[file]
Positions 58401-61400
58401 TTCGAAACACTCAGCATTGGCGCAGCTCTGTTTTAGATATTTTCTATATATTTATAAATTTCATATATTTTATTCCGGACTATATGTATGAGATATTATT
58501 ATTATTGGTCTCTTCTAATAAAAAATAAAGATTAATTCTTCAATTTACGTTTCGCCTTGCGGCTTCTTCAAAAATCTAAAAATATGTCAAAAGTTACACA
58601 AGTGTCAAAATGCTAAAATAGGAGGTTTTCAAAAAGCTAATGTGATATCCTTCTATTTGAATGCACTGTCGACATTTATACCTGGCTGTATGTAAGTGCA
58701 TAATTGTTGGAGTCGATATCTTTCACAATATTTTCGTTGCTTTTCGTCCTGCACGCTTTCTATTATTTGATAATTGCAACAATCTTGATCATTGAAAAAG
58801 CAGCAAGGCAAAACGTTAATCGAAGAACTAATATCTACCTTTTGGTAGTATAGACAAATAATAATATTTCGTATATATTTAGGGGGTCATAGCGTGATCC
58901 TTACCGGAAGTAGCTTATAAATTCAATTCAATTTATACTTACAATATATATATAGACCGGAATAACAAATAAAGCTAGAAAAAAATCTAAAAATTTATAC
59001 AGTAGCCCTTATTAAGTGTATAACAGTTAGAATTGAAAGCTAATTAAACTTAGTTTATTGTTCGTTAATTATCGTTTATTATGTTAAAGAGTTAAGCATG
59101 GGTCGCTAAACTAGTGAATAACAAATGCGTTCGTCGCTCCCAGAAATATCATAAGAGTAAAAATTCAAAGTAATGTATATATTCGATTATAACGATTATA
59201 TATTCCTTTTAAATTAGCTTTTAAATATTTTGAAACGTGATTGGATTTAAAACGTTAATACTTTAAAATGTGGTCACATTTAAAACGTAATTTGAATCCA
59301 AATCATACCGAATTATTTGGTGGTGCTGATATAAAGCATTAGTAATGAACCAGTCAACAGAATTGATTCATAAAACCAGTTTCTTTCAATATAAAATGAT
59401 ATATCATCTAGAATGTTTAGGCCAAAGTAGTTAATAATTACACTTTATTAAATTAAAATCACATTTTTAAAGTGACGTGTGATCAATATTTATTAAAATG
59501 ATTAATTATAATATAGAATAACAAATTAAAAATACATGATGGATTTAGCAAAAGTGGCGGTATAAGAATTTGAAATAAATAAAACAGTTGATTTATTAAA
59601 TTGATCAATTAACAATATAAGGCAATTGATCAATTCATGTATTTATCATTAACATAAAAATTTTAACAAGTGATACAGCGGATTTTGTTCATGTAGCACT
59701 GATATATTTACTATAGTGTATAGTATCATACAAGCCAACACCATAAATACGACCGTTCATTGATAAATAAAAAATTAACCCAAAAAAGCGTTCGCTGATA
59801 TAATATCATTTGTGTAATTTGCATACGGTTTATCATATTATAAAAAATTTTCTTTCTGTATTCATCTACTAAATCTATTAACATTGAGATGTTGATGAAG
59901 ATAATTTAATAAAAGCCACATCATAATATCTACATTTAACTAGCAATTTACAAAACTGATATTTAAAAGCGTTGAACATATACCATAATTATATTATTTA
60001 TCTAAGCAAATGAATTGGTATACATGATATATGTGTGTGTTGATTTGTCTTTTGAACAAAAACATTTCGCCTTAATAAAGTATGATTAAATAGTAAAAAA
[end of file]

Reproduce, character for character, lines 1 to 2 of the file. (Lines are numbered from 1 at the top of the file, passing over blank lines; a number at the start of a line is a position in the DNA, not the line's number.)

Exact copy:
Positions 58401-61400
58401 TTCGAAACACTCAGCATTGGCGCAGCTCTGTTTTAGATATTTTCTATATATTTATAAATTTCATATATTTTATTCCGGACTATATGTATGAGATATTATT